Case Analysis



It is important to undertake a thorough analysis of your case once you make a decision to charge. Case analysis helps you understand the strengths and weaknesses of your case. Further, it allows you to gauge how to best apply the evidence you have to ensure a fair trial. The steps below will guide you in case analysis.

1. Read the case file

You should read the case file through at least once before you analyse it. This will give you a sense of the themes. It also outlines the story that you will be telling during the prosecution of the case. If you do not understand a witness statement, or a document in the file, contact the investigator for clarity. Further, if the arrest and other aspects of the case have been reported in the media, read the media reports. Doing this will enable you know the public perspective on the case. Media reports may also have interviews of suspects and their lawyers. Through these, you can glean the defence that the accused person intends to put up.

2. Identify the parties

From the case file, identify the principal offender, other offenders, the victim and the witnesses, both of the prosecution and the defence.

3. Outline the chronological history of the events

A case is best presented by the chronological flow of events. When undertaking case analysis, you may find that the witness statements, documentary evidence etc. are not telling the story chronologically. It is therefore your role to trace the path of the case from the very first incident until the final action by the investigating officer. This will guide the order in which you call your witnesses to testify and in with you tender you evidence.

4. Identify the themes

Identify the running themes in your case and select a proper theme that you will follow at trial. The theme is the general storyline of your case and helps you to select the correct and adequate witnesses as well as evidence. Write down your theme in a short phrase. An example of a theme in a wildlife case where poachers are killing elephants, is greed. You can follow the theme of greed by the poachers which takes away resources from the community and the country at large.

5. Isolate the relevant facts

From the theme you have identified, you should be able to isolate the relevant facts of the case. At the root of every case, there is always a dispute between the parties but not all facts and circumstances surrounding this dispute will be important in proving the case. You must therefore determine which facts are relevant and therefore admissible. Write down a brief summary of the facts.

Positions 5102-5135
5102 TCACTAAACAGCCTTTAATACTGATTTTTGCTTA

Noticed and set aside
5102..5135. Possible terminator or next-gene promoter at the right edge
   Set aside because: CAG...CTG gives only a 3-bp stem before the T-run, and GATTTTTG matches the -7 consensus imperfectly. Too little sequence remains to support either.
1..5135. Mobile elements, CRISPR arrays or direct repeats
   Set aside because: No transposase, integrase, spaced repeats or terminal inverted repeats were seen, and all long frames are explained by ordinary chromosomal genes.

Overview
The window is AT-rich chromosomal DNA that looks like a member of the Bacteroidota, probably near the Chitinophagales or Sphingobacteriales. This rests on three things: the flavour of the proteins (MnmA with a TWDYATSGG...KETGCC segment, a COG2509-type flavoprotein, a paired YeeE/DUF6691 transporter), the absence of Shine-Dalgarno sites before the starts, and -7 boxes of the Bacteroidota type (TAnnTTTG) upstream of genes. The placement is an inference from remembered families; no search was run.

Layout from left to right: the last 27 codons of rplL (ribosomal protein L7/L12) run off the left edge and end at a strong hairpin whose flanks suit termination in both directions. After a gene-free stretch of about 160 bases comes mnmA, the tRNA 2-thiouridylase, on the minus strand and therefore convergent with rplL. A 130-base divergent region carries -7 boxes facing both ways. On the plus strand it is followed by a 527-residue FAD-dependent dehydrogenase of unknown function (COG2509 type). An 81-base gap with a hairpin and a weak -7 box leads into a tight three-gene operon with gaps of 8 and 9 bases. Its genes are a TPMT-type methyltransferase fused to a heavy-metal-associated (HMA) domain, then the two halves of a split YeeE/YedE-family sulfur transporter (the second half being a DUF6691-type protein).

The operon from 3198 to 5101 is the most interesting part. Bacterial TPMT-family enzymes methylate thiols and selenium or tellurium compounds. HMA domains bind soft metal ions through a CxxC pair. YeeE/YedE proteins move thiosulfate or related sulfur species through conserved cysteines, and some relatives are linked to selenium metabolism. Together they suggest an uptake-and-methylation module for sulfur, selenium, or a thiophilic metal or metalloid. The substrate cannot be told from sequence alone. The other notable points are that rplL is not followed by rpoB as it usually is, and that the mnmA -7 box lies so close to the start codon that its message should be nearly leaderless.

6. Frame the legal issues raised by the facts

You cannot prosecute a case if you do not know the exact issue or issues that you will be asking the court to resolve. The issue is usually presented as a question to the court. Write down this question alongside your theme and facts. Examples of framed issues in a case where the accused person is arrested in possession of wildlife products are:

  • Was the accused person in possession of the wildlife product?
  • Is the product a wildlife product?
7. Identify the points to prove.

In order to successfully prosecute the case, you must identify the points to prove. The points to prove are defined by the law. E.g. in a case of possession of a wildlife product the points to prove are “possession by the accused person” and “the product is a wildlife product.”

Go through your case file and ascertain that each point to prove is supported by facts and by evidence. In order to ensure that you cover all points to prove in your case, ensure that you are able to prove each of the three facets of the case below:

  • Proof of elements of the crime – the actions of the accused person constitute a crime.
  • Proof of identity – the accused person is responsible for the crime.
  • Proof of credibility – the prosecution’s evidence is credible
8. Structure your presentation

You can now structure the manner in which you will present your case. Ensure that you structure it in a clear and concise fashion. It is easiest to present your case in a chronological manner. You may also choose to present your case backward, from the last thing that happened and ending with the eyewitness testimony which may be your strongest evidence. This will leave the court with your strongest evidence fresh on its mind. You do not need to call all witnesses or present all the evidence simply because you have it. Use only those witnesses and evidence that are able to prove the facts and the issues so as to save the court’s time.

Author: DidiWamukoya

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